Chapter 5: Staying Alive

Footnote: My Family

Below I describe my family with whom I shared the poverty of 1990s Britain. I commend all my children who, despite having had to do without so much, have maintained a determination to exist in this reprehensible society as best they can.

I met my wife at college. She is the daughter of a farmer. She is intelligent and well educated. She has kept house, raised a family and worked with me in my business. For most of our life together she has suffered from an illness which has made her unable to hold a job outside the home, and placed a difficult burden on the rest of the family. She has kept me going both when I was doing well and now in the depths of unemployment and deprivation. I would not trade her for the world.

Our daughter was born in 1971. She left school with 9 O-levels and took a secre­tarial course. She then worked for four years in the accounts departments of a well-known multinational and a merchant bank in the City of London. She saved her money to finance her 3-year degree course in History & English at the University of Surrey, Roehampton as a mature student. During her course, she spent a semester at the University of Lyon in France studying English Literature from the French point of view. Despite her degree, the only job she could get was as an accounts clerk at a small firm of architects. She stayed there for many years, saving her money. Then she moved to Spain to take a TEFL course. This, together with her degree, opened the doors for her to teach English just about anywhere in the world.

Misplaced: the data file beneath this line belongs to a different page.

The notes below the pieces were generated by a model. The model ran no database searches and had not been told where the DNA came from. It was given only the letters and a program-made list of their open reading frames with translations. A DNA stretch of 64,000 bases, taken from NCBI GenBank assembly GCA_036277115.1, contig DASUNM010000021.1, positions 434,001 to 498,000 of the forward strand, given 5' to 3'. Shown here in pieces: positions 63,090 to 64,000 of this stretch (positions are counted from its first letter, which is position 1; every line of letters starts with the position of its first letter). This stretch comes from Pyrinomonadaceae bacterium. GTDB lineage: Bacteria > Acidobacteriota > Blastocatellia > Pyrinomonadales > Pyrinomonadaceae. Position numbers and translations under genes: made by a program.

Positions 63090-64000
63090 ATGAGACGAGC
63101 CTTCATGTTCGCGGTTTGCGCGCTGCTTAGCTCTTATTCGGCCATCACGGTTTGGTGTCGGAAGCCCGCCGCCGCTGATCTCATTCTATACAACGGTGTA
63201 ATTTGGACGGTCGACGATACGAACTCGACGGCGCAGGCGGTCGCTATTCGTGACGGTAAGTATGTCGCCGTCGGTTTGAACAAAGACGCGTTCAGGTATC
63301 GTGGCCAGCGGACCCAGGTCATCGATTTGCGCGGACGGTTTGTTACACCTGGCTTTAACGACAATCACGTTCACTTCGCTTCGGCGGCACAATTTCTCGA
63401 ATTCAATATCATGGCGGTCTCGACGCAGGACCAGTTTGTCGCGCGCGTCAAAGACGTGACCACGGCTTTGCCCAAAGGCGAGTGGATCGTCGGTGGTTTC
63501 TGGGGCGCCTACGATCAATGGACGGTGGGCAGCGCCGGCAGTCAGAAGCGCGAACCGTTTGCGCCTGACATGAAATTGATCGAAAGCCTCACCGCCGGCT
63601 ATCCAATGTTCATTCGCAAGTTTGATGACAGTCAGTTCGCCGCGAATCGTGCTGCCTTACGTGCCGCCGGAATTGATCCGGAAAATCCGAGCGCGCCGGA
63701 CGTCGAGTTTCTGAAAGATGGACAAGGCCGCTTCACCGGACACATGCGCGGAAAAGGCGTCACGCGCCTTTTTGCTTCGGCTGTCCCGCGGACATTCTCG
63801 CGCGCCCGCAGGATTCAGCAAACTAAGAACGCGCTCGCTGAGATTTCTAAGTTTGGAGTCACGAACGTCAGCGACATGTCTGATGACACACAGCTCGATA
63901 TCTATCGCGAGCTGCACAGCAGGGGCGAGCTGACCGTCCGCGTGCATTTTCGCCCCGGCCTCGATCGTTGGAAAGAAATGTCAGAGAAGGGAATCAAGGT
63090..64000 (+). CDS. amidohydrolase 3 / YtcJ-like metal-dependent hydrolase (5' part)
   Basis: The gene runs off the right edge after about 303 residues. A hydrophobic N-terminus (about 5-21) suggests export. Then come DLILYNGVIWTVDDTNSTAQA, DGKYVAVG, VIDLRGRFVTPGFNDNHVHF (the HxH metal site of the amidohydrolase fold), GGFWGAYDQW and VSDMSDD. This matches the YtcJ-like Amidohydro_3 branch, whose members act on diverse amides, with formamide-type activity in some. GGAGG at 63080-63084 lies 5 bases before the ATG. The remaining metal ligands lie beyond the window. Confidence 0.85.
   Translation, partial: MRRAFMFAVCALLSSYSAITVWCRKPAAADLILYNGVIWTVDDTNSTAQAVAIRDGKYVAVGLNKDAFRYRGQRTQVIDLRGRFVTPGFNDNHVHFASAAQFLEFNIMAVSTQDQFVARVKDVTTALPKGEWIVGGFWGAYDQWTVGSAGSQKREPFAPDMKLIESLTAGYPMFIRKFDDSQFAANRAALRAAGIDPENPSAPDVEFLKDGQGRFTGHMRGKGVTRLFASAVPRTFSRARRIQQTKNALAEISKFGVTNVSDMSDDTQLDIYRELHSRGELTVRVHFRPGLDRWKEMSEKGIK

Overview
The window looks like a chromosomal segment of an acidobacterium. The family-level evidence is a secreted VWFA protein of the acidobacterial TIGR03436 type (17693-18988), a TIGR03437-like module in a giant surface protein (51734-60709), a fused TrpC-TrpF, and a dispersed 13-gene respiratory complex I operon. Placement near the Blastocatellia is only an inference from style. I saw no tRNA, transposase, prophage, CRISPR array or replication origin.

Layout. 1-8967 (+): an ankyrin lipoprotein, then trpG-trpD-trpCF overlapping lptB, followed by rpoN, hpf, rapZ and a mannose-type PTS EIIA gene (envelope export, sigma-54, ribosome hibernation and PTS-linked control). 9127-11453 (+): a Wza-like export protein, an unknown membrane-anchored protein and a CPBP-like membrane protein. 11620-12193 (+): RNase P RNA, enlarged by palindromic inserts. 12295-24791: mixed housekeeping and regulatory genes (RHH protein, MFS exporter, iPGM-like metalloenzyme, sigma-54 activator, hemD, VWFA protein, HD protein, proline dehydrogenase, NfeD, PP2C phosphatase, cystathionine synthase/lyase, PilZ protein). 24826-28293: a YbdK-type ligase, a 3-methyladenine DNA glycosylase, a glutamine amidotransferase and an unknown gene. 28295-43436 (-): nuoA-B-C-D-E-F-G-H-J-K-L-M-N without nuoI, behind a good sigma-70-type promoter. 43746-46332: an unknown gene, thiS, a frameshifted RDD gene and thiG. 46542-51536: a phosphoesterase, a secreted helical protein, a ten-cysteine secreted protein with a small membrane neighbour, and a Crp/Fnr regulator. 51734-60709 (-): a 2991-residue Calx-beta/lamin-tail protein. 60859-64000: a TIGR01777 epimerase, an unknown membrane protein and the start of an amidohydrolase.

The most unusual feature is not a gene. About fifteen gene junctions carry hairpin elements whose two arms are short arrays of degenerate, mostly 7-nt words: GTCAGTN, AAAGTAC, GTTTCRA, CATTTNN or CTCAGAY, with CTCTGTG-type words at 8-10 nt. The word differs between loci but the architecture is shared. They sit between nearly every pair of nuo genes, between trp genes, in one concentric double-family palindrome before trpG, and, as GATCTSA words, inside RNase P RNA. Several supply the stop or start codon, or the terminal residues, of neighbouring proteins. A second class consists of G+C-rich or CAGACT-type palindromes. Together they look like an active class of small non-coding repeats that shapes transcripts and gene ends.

Our elder son was born in 1980. He is intelligent and scores well above average in most subjects including Maths and Science. But he has what are termed moderate learning difficulties, so he attended a special needs school. On leaving his special needs school he was accepted into the sixth form of one of the top high schools. There he progressed from having no educational certificates at all to GCSE Maths and English + an Intermediate level GNVQ in Business all within 2½ years. Then his troubles began.

Our younger son was born in 1982. He is academically gifted and hard-working. Throughout his schooling he regularly received merits and brought home letters of commendation from his prestigious high school. He got 9 GCSEs - an A*, 2 As, 3 Bs and 3 Cs followed by Maths, History and Geography at A-level. Then, despite the inevitable financial hardship of a poor student in early 21st century Britain, he went on to study Politics & Economics at the University of London.


Parent Page | © July 1994 Robert John Morton